European Bank Recovery and Resolution Directive

The following post comes to us from Valia SG Babis at University of Cambridge.

The present article, Bank Recovery and Resolution Directive: Recovery Proceedings for Cross-Border Banking Groups, examines recovery proceedings for cross-border banking groups under European Union law. Recovery (or “early intervention”) includes measures intended to stabilize a bank (or banking group) and enable its recovery from financial stress. Recovery is targeted at a stage before resolution, when the bank (or group) in question has not breached the triggers for resolution, and therefore its economic recovery is still possible. The focus of this paper is primarily on three group recovery mechanisms under EU law: group recovery plans, intra-group financial assistance and coordination of early intervention measures regarding groups.

Effective recovery proceedings, coordinated across borders and across group affiliates, are an issue of fundamental importance for the EU. EU banks are free to “passport” by establishing branches and providing services across member states and in fact, the EU banking sector is dominated by large cross-border groups. This means that, where more than one group affiliate face financial troubles which justify supervisory intervention, effective coordination of such interventions is necessary to safeguard financial stability and to prevent financial contagion across borders. In addition, coordinated group recovery proceedings can be more effective and expedient than separate (and potentially inconsistent) recovery proceedings for individual group affiliates. Coordinated recovery proceedings can preserve intra-group synergies, reduce losses for the group and increase the group’s recovery potential. Very importantly, even if recovery fails to restore the situation of the group, a consistent group-wide approach to recovery can better prepare the ground for group resolution.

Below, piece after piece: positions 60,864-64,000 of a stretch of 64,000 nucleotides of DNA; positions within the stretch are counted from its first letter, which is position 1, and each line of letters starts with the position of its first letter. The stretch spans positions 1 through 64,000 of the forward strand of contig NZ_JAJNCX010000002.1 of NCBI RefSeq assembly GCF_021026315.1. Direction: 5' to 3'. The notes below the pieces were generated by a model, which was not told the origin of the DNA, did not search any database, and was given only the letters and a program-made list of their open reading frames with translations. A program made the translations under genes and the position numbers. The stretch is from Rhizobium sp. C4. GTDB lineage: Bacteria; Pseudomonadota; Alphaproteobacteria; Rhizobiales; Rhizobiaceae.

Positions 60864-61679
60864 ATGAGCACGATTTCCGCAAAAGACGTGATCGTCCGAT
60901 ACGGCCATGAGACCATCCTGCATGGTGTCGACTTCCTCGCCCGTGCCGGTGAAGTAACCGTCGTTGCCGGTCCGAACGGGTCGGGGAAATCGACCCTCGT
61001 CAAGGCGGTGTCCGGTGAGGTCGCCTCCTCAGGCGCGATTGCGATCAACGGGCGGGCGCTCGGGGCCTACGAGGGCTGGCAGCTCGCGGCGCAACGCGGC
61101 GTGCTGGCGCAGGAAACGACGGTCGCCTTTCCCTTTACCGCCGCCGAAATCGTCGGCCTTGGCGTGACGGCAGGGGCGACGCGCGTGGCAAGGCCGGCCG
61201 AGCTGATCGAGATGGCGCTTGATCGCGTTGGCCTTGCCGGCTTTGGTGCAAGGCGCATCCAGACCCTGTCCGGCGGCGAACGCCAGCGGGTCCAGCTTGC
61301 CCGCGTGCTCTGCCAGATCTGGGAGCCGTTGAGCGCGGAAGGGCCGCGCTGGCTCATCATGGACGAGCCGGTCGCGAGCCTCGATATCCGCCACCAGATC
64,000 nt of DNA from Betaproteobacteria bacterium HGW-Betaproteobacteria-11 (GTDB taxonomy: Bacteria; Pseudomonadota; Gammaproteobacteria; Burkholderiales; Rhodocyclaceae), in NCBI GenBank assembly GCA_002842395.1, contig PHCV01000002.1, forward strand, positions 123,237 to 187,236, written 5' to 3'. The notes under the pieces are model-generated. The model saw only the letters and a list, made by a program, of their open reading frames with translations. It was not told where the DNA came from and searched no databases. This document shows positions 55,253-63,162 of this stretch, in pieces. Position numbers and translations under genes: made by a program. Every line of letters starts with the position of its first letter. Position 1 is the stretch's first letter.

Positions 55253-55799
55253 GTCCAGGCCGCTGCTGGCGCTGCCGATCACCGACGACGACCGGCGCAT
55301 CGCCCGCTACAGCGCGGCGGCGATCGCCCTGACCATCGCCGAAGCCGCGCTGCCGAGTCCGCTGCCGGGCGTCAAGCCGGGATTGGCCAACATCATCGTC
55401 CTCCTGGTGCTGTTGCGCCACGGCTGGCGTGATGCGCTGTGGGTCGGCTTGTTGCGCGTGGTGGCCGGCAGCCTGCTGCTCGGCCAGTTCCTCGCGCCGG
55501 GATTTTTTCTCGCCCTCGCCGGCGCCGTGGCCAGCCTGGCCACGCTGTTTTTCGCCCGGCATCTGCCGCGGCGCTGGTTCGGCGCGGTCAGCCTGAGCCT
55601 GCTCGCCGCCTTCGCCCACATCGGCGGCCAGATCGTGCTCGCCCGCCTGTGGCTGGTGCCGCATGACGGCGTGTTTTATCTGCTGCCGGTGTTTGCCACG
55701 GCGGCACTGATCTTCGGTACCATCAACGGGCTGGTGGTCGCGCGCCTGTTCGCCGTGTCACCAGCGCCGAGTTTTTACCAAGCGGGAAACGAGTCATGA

The EU Recovery and Resolution Directive (RRD) makes provisions for group recovery plans, intra-group financial assistance and coordinated early intervention measures for groups. This article examines the question whether the proposed EU framework for group recovery can function effectively and ensure a consistent recovery procedure for the entire banking group across borders. The article argues that even if the regulatory framework provides group recovery mechanisms, the actual use of these mechanisms across borders depends on the approach of supervisors of group affiliates. Recovery mechanisms can only apply across borders if supervisors reach joint decisions and make use of recovery tools and powers in a consistent, cooperative and coordinated manner. This means that the effectiveness of group recovery depends greatly on the emerging institutional architecture of supervision in the EU. Consequently, in order to assess the likely success of coordinated recovery measures at group level, it is necessary to look carefully into the emerging supervisory framework in the EU, which consists of: the Single Supervisory Mechanism (SSM) with the European Central Bank at its core, national supervisory authorities within and outside the SSM, supervisory colleges and the European Banking Authority.

The structure of the article is as follows. The article begins by examining the EU law provisions for group recovery plans, intra-group financial support and group early intervention measures. The article then examines the important role of supervisors of group affiliates in group recovery. The article assesses how the new EU supervisory architecture is likely to affect group recovery proceedings, and identifies areas where problems could arise. The article concludes that the assessment can be optimistic with regard to group affiliates located within the SSM, but more robust supervisory arrangements are needed in order to prevent fragmentation between the SSM and the rest of the EU. With this in mind, the article makes proposals for improvement.

The full paper is available for download here.

Both comments and trackbacks are currently closed.